The efficacy data reported in this review are mainly from published phase III studies on the described compounds which are available via the National Library’s database or the German National Library. The following search terms were used in the “clinical trial“ category:
- “ipilimumab” + “melanoma”
- “nivolumab“ + “melanoma“
- “pembrolizumab“ + “melanoma“
- “nivolumab“ + “lung cancer“
- “pembrolizumab“ + “lung cancer“
- “blinatumomab“ + “leukemia“.
The search identified 83 articles altogether, which had been published between December 2005 and February 2015. The search was last updated on August 10, 2015.
Immune checkpoint inhibitors
A T cell is activated when it recognizes its specific antigen and is then capable of destroying or damaging the antigen-expressing cell. To prevent an activated T cell from inflicting uncontrolled damage, it is equipped with mechanisms to inhibit its activation. These mechanisms, referred to as immune checkpoints, are mediated by a family of T cell surface molecules and their corresponding ligands on other cells. Whenever a T cell re-encounters its antigen, its activation is inhibited by the interaction of immune checkpoint ligand and receptor. This mechanism is vital to the body as it protects against autoimmunity. However, it is also hijacked by tumors to avoid being attacked by the immune system (7).
The approach to treat patients by targeting and blocking the immune checkpoint axis was based on evidence of tumor regression derived from preclinical models (e3, e4). The targets currently used to treat patients include cytotoxic T-lymphocyte antigen 4 (CTLA-4, ligands CD80 and CD86) and programmed death 1 (PD-1, ligands PD-L1 and PD-L2). Specific antibodies are used to reduce the immune checkpoint-mediated deactivation of tumor-reactive T cells, thereby restoring the ability of T cells to attack tumor cells (Figure).
Based on data from two phase III studies in which, for the first time, improvements in overall survival were demonstrated for the anti-CTLA-4 antibody ipilimumab in patients with metastatic melanoma, the European Medicines Agency (EMA) approved the drug for the treatment of unresectable or metastatic melanoma in August 2011 (Table 1). Both studies demonstrated a significant overall survival advantage for ipilimumab (10 versus 6 months and 11 versus 9 months, respectively) (5, 6). Complete remission was experienced by 2 to 17% of patients (8). However, more than 50% of patients developed grade 3 to 4 adverse effects:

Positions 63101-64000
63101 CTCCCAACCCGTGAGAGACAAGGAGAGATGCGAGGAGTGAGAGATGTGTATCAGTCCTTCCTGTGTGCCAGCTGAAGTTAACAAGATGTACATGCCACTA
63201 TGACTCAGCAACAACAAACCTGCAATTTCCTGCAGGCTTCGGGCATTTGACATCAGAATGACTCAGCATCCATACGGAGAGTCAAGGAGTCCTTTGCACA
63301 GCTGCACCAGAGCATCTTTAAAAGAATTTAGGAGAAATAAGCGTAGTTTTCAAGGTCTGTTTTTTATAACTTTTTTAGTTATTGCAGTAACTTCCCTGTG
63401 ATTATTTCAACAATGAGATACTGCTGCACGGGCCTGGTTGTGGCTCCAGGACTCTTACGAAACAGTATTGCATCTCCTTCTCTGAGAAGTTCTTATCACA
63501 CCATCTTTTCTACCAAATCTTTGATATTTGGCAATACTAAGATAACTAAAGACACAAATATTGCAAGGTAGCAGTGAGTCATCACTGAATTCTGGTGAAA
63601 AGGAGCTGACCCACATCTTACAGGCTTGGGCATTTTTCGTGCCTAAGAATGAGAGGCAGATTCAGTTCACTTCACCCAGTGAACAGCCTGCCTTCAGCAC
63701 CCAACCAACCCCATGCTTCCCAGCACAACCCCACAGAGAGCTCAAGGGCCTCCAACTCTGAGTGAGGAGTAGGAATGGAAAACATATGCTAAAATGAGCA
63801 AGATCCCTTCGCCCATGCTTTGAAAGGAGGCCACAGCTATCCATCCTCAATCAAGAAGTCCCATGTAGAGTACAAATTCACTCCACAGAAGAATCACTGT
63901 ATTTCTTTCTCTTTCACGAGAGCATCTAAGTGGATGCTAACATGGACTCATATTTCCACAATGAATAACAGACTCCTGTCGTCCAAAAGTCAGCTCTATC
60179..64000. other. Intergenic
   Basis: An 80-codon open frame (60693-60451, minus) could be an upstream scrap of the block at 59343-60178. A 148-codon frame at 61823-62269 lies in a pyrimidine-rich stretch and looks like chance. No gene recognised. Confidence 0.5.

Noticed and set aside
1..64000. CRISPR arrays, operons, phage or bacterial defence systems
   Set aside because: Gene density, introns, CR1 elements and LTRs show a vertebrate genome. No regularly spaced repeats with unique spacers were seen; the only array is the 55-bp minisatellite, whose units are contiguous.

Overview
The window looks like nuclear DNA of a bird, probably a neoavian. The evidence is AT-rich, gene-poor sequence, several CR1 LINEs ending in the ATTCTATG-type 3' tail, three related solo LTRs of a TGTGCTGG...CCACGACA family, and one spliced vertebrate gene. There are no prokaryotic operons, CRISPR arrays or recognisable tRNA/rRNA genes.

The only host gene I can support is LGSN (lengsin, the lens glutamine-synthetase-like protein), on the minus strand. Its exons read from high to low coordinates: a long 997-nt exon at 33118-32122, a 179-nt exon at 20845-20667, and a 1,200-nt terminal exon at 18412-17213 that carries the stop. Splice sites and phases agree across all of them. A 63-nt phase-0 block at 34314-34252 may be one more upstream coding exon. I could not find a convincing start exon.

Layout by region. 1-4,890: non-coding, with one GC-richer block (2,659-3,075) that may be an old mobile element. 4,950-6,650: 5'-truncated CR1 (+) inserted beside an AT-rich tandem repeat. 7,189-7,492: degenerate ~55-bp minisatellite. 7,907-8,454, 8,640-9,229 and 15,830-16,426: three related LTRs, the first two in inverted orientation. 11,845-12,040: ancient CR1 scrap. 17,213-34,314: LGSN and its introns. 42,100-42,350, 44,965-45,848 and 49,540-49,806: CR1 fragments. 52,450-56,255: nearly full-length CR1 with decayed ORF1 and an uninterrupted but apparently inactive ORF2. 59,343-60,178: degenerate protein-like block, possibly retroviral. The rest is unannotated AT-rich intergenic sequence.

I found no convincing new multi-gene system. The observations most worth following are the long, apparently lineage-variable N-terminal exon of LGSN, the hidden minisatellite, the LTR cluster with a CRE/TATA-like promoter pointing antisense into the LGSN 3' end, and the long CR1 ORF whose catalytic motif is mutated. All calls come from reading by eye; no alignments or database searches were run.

- Grade 3: severe adverse effects requiring hospitalization of the patient
- Grade 4: life-threatening adverse effects
- Grade 5: death related to adverse effect (e5).
These include ipilimumab-related dermatitis, colitis, hypophysitis, and uveitis.
The first anti-PD-1 antibody, pembrolizumab, was approved by the US Food and Drug Administration (FDA) for the treatment of advanced melanoma after prior ipilimumab and BRAF-inhibitor treatment. The decision was based on two studies, demonstrating a response to the drug in 24 to 40% of the 584 patients even before the survival benefit was revealed (9) (Ribas A, et al.: Efficacy and safety of the anti-PD-1 monoclonal antibody MK-3475 in 411 patients [pts] with melanoma [MEL]. J Clin Oncol 2014; 32: Abstract LBA9000). In Germany, the drug was approved for the treatment of advanced (unresectable or metastatic) melanoma on 17 July, 2015. Nivolumab, another anti-PD-1 antibody, was approved by the FDA in December 2014 for the treatment of advanced melanoma with inadequate response to other medicines. This decision was based on a response rate of 32% in two studies and survival advantages over chemotherapy with dacarbazine (1-year overall survival of 73% versus 42% [10, 11]). At the time of publication, the median overall survival had not yet been reached in the group treated with nivolumab. The European Medicines Agency (EMA) recommended granting a marketing authorization for nivolumab. Thus, it is likely that it will be approved for the treatment of melanoma in the near future (press releases from 22 May, 2015). The adverse-effect profile of PD-1 blockade appears to be more favorable compared with that of CTLA-4 blockade using ipilimumab: 12% grade 3 and 4 toxicities for nivolumab and 13% for pembrolizumab. However, it has to be noted that adverse effects of a higher grade occurred with a comparable frequency in patients receiving conventional chemotherapy with dacarbazine (18%) (12, 13).